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Take the Money and Run From Buffalo Wild Wings Stock

BWLD's potential buyout puts long-term investors in a bind

By Vince Martin, InvestorPlace Contributor

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Who’s Next After the BWLD Acquisition?

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The roller-coaster ride for Buffalo Wild Wings (NASDAQ:BWLD) stock continues. The latest BWLD news is the reported takeover offer from private equity fund Roark Capital, which has offered over $150 per share for BWLD stock.

That news came after a blowout Q3 report sent Buffalo Wild Wings stock soaring 20%. As a result, BWLD stock has gained roughly 50% since hitting a four-year low in early September.

It seems time to lock in those gains. There is some potential upside here if Marcato Capital, which now controls three board seats, decides to accept the current bid or a higher one. But there’s also huge risk if Marcato — whose stake was built at levels around the current price — decides Buffalo Wild Wings would be best off going it alone.

Recent developments aside, this remains a struggling company. The recent gains have allowed investors to exit at a better, if still somewhat disappointing, price. They should take that opportunity.

Will Roark Take Out Buffalo Wild Wings Stock?

With Marcato controlling three of nine board seats, the fund will at least control the direction of internal discussions surrounding the takeover bid. And it will have a tough decision to make.

From a long-term standpoint, a decision to sell would be a bit of a capitulation and would represent a notable change in Marcato’s attitude toward the Buffalo Wild Wings business. Marcato acquired its initial stake at prices in the low $140s, according to its initial Schedule 13D filed last summer. And as an analyst pointed out last week, its thesis at the time was that BWLD stock was worth as much as $400 per share.

For Marcato to take the deal, it would be accepting a rather slim profit — a return below the broad market, even before the costs of last year’s proxy fight — and essentially admitting that its initial valuation of the business was far too optimistic.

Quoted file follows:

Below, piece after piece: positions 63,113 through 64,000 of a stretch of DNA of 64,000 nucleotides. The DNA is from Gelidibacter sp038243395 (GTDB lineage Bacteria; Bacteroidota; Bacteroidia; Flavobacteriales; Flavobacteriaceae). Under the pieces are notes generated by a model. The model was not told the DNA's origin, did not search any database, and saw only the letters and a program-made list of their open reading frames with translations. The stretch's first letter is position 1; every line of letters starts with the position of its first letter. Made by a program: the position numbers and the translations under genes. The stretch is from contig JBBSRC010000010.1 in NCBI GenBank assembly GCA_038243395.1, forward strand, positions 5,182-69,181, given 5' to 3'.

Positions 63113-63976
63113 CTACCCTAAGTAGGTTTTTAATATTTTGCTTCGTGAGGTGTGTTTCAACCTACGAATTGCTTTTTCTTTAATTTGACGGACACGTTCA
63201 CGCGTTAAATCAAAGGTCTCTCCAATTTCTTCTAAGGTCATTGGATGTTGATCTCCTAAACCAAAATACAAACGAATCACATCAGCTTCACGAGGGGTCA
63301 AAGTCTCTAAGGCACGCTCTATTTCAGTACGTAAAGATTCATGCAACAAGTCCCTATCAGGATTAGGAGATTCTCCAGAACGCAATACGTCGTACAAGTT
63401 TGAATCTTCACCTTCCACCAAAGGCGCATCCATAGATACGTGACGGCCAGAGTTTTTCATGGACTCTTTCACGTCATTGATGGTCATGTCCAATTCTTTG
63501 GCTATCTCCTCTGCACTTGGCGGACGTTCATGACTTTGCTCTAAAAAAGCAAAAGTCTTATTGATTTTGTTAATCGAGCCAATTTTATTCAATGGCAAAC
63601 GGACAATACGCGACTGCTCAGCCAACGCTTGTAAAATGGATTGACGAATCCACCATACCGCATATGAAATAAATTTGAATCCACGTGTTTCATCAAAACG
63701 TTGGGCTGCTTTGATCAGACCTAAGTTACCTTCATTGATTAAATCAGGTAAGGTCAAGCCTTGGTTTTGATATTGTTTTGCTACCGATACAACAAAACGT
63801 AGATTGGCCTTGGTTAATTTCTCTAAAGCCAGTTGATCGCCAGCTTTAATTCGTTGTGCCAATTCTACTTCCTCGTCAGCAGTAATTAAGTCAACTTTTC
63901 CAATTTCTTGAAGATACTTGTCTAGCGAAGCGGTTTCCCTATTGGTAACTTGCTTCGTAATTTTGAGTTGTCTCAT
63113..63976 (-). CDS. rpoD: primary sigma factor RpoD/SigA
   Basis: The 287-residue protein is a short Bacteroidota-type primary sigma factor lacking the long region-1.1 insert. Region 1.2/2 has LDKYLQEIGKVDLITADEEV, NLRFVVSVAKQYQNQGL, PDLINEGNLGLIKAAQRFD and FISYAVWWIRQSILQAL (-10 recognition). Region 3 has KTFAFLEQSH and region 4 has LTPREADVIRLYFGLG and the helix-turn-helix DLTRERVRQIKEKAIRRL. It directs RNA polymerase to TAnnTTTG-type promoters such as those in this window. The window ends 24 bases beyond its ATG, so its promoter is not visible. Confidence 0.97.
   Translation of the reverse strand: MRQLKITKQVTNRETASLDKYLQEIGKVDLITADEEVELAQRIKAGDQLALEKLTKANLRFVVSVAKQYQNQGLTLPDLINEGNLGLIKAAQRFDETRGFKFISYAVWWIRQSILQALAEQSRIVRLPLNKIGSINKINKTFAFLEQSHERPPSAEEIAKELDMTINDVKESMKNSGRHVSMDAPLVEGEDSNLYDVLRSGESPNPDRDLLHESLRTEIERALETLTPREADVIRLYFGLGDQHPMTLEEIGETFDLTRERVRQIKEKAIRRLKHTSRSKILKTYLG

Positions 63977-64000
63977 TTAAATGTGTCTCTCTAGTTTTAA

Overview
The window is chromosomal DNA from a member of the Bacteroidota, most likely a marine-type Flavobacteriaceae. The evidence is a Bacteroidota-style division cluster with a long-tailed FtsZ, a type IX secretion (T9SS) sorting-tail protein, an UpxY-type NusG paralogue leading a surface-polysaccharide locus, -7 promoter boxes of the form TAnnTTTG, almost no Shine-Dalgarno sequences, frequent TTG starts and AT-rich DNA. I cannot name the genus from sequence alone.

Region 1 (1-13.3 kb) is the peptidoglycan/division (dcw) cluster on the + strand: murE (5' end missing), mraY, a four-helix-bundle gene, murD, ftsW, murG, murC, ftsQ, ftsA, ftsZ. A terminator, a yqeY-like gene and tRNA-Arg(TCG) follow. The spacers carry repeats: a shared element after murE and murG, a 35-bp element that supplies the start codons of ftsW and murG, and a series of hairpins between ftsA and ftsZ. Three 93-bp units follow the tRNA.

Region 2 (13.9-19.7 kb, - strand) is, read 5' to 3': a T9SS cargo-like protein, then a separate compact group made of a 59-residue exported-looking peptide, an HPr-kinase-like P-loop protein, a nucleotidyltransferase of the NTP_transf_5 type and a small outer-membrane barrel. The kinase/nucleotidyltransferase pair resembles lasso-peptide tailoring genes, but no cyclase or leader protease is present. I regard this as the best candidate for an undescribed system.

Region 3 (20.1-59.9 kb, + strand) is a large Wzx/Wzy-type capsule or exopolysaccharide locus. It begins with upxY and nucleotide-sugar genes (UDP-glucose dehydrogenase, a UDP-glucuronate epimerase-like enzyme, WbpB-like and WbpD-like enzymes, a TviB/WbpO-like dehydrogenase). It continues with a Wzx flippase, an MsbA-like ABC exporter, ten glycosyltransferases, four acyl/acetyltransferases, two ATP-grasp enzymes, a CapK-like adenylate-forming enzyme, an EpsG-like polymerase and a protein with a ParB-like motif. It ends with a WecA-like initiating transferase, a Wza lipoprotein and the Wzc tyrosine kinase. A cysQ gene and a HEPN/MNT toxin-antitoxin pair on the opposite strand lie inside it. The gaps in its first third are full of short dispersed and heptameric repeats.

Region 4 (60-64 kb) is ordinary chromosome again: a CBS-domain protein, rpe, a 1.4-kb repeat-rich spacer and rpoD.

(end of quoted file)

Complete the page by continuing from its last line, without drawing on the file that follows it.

Buffalo Wild Wings already has initiated some of the changes the fund sought, including refranchising company-owned restaurants in an effort to get to 90% franchise ownership by 2020. (A similar strategy has helped push McDonald’s Corporation (NYSE:MCD) to all-time highs.)

But it’s going to be a reasonably long slog to turn this business around. And it may be that Marcato won’t have the patience required.

Should Investors Wait on BWLD News?

The problem with BWLD stock at the moment is that upside looks reasonably capped, at least in the near term. It’s possible Roark could raise its bid; something in the $170-$175 range would represent a rather healthy ~20% upside.

But the downside in the near term remains significant. Again, this isn’t a business that’s running all that well at the moment. Even in the above-expectations Q3, company-owned same-restaurant sales still declined 2.3%. That’s now six of seven quarters in which comps have fallen year-over-year. The only exception was Q1 2017, when the figure rose a paltry 0.5%.

Higher wages and higher chicken wing prices are pressuring margins as adjusted net income fell 11% in Q3. And the refranchising efforts did little to help higher-margin franchisee fees. BWLD increased its franchised restaurant count by over 5% YOY, but saw just a 1% bump in franchise-related revenue.

Meanwhile, the current BWLD price implies a 29x multiple to FY18 EPS estimates. This is a struggling business, and BWLD stock is expensive. It’s a dangerous combination if M&A falls through.

Take the Profits in BWLD Stock

At this point, BWLD stock really is an M&A trade. Investors who believe in the long-term story only will get an opportunity to participate in that story if BWLD turns Roark down, in which case BWLD stock will be available much cheaper relatively soon.

And as far as that M&A trade goes, the odds don’t seem particularly favorable. It’s not like there are a bunch of funds in line to buy struggling restaurants.

Major chain operators like Brinker International, Inc. (NYSE:EAT), which owns Chili’s, and DineEquity Inc (NYSE:DIN), which owns Applebee’s and IHOP, are trading near multiyear lows and for low double-digit and even single-digit EPS multiples.

One would think that a rejection of Roark would send BWLD stock back toward the ~$120 level at which it traded before the bid was made, which is about 15% downside from current levels.

In contrast, a bid above $150 suggests maybe 10% upside, with a raised bid (from Roark or another buyer) far from guaranteed. On this site last week, Luke Lango made the argument for a higher bid, pointing out that Roark took Wingstop Inc (NASDAQ:WING) public and tried to outbid Restaurant Brands International Inc (NYSE:QSR) for Popeye’s earlier this year.

Lango makes a good case, and indeed a higher bid is possible. But to make the trade, an investor needs to believe that the odds of a deal are at least 50%, and probably higher, depending on the estimate of how much, and how likely, a raised bid would be.

I’m simply not that confident given the U-turn required from Marcato to accept a buyout. And while I’m intrigued about BWLD’s turnaround potential, long-term investors don’t have a place in the stock at the moment. Either BLWD sells for incremental upside, or it almost certainly drops should it formally reject the bid.

For traders who think they have a read on the situation, BWLD might be interesting. For the rest of us, it seems wisest to let the situation play out.

As of this writing, Vince Martin has no positions in any securities mentioned.


Article printed from InvestorPlace Media, https://investorplace.com/2017/11/take-the-money-and-run-from-buffalo-wild-wings/.

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